We’d love to hear your comments and questions. Please subscribe below if you’d like to get an email when our next blog or video is published.

Remember: Life’s a journey. Make every mile count!
If you happen to join Harvest Hosts, please let them know that Jeff & Kathy Wildrick sent you.

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Six Tips for Renting an RV

Whether you’re single, a couple, a family with kids, or a group of friends, renting an RV is a great way to see America (and Canada). And if you’re thinking of buying an RV, renting is the best way to get a feel for the RV life and learn which features matter most to you before you make a major purchase.

Although there’s a lot of advice about renting and vacationing in RVs on the Internet, we discovered that no one place told us everything we needed to know—especially as newbies. So, after countess hours of surfing the net to plan several rental vacations, we literally “wrote the book” on RV rentals! Here are six of our top tips from The Complete Guide to Renting an RV.

  1. Check out local and independent options.

Most of the RV rental industry is dominated by one company: Cruise America. They have the largest fleet with the most locations (130 at the moment), and their motorhomes are custom built for the rental market. The RVs have fewer frills than other companies offer, but they are solidly built and chances are you live near one of their dealers. Not bad choice by any means.

But there are other options.

Before renting, be sure to check out RoadBear and El Monte, the next two largest chains. And don’t forget to do a Google search for local RV rental companies. You might also want to check out, a broker that helps connect you with private owners who want to rent out their RVs when they aren’t using them. (Buyer beware – Private RV owners have usually have only their one RV, so if the RV breaks down on the road, you’re out of luck.  Likewise, if it is in the shop when you’ve made your reservation, you’re out of luck there too.)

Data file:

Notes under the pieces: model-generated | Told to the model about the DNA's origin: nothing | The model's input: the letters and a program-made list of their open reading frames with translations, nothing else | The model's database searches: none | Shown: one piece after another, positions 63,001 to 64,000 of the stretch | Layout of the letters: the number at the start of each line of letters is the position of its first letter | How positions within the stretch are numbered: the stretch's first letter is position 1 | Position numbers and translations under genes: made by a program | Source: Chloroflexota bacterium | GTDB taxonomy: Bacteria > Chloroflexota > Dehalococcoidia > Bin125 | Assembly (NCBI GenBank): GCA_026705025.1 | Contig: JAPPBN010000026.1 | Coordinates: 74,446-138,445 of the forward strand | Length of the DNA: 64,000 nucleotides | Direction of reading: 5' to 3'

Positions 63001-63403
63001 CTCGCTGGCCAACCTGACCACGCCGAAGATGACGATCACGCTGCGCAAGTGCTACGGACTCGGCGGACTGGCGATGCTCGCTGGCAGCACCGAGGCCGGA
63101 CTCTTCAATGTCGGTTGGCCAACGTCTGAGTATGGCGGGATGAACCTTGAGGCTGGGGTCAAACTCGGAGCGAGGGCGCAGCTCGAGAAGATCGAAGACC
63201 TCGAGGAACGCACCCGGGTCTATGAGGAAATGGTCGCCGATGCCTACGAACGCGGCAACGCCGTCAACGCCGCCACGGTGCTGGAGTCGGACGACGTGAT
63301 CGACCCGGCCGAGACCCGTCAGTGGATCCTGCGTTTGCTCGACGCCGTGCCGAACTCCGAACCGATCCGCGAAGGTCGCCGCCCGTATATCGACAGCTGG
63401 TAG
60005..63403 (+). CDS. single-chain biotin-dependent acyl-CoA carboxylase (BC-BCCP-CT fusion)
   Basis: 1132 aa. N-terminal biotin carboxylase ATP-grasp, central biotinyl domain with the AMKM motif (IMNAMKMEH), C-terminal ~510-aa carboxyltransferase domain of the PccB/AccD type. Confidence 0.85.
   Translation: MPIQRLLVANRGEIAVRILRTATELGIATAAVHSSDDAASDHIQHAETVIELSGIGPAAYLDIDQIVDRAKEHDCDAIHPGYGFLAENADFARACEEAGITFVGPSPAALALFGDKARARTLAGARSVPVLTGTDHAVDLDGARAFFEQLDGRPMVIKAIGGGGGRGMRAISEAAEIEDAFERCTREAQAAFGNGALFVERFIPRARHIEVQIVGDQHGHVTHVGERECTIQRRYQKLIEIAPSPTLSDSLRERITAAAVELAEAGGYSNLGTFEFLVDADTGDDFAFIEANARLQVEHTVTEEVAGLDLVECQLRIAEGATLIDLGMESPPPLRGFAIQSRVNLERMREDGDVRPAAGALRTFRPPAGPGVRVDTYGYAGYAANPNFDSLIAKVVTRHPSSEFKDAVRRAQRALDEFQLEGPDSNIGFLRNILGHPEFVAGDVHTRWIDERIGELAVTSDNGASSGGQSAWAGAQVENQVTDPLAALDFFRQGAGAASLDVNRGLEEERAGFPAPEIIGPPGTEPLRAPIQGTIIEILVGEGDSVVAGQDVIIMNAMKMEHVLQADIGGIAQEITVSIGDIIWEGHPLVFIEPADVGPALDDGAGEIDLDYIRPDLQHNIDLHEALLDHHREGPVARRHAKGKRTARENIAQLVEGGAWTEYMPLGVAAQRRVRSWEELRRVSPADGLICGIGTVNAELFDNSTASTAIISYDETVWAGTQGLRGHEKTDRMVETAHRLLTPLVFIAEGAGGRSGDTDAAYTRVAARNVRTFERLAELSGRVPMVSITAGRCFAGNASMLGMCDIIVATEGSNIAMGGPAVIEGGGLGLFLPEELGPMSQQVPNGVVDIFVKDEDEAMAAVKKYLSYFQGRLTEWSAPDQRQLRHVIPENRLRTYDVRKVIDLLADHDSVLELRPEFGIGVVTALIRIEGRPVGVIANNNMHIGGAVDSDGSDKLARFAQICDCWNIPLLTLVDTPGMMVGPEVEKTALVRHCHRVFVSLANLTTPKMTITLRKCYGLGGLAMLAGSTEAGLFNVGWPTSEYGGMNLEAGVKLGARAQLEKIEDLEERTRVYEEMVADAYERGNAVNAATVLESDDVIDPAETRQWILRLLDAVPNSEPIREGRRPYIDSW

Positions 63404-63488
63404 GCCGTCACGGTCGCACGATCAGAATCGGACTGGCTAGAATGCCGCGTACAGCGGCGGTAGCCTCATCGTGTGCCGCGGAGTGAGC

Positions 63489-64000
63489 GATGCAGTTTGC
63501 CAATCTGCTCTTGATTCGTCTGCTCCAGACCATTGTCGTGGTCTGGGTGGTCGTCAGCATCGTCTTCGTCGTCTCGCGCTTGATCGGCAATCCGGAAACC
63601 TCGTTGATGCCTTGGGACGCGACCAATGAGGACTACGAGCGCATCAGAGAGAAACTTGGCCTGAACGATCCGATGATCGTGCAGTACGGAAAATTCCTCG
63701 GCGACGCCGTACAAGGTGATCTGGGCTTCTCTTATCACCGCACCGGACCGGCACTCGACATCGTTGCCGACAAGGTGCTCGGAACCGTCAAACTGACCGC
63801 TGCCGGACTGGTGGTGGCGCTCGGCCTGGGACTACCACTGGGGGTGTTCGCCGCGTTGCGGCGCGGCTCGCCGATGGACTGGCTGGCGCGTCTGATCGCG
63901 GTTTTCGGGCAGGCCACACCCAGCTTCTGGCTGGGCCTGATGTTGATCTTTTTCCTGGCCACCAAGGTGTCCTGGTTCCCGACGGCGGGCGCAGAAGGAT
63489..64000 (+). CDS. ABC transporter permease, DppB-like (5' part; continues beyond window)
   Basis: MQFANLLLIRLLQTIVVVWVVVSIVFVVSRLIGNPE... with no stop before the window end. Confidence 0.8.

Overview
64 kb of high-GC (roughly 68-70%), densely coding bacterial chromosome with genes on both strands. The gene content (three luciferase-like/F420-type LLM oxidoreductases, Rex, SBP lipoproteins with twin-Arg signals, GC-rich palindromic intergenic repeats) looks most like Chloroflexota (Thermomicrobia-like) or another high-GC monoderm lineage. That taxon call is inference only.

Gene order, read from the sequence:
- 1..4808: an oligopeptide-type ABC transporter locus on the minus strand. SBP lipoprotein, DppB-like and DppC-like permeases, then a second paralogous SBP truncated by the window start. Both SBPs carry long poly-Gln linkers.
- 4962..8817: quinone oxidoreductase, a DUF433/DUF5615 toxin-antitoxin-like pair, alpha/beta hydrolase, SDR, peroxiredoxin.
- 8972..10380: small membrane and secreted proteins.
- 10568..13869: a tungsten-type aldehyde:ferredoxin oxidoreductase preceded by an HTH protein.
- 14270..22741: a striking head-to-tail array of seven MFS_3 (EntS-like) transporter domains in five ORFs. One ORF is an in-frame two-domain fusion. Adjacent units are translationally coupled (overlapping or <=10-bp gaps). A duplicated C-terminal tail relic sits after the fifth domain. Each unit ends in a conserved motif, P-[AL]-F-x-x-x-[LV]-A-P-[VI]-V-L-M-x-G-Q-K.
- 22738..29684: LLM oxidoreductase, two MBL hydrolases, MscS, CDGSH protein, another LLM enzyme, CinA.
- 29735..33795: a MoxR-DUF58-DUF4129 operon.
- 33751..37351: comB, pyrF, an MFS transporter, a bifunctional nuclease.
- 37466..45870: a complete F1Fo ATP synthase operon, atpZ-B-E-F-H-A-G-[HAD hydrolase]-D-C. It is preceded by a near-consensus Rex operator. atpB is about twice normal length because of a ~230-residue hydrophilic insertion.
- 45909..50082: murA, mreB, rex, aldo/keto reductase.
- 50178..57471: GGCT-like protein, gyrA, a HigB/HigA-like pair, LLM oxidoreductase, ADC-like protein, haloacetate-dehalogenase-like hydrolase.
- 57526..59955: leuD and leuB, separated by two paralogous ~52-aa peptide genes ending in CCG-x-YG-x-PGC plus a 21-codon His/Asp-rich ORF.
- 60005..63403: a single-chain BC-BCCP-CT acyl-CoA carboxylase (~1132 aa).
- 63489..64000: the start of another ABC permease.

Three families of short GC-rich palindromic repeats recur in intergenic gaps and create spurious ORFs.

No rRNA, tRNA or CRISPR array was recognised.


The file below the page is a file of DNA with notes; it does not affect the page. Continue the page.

(If you’re in the greater New York area, check out our friends at They’re great to work with and are a great example of how a “little guy” can often outdo the “big guys.”)

By doing a little comparison shopping, you may save money and get a nicer rental RV for your vacation.

2. Choose the smallest RV that will meet your needs.

You may be surprised to discover that it’s not as simple as: the bigger the RV, the more people it can sleep. Layout and design matter. And while a 40-foot RV will certainly have more interior living space than a smaller one, one or two slide-outs in a smaller RV can make a big difference.

Well maybe not this small!

Also keep in mind that a smaller motorhome will fit into many more RV campsites than a larger one—and expand your camping possibilities. And the smaller it is, the easier it is to maneuver and park. You might be able to find street parking (picture two spaces two together) near that restaurant you want to try or more parking options in a museum’s parking lot. In all likelihood, you won’t be towing a car on your vacation, so the ability to drive and park a smaller RV can be a game-changer.

Of course, it will cost less to rent a smaller RV than a larger one. Know your own needs, however, and rent what you think you’ll be happy in for the length of your vacation. Just remember that the outdoors will be your backyard, and you probably won’t want to hang out in your RV all day!

3. Make a video of your orientation.

When you pick up your rental RV, you should be given a thorough tour and orientation. Expect this to take up to an hour. They will show you where everything is and how everything works. It’s a lot to remember, and in the early days we sometimes didn’t take advantage of some great features simply because we forgot they were there or how to use them. This never needs to happen to you. When the orientation begins, simply take a video of the entire presentation. Then, when you can’t figure out how to work the awning, for instance, you can just pull up your video and watch it demonstrated again.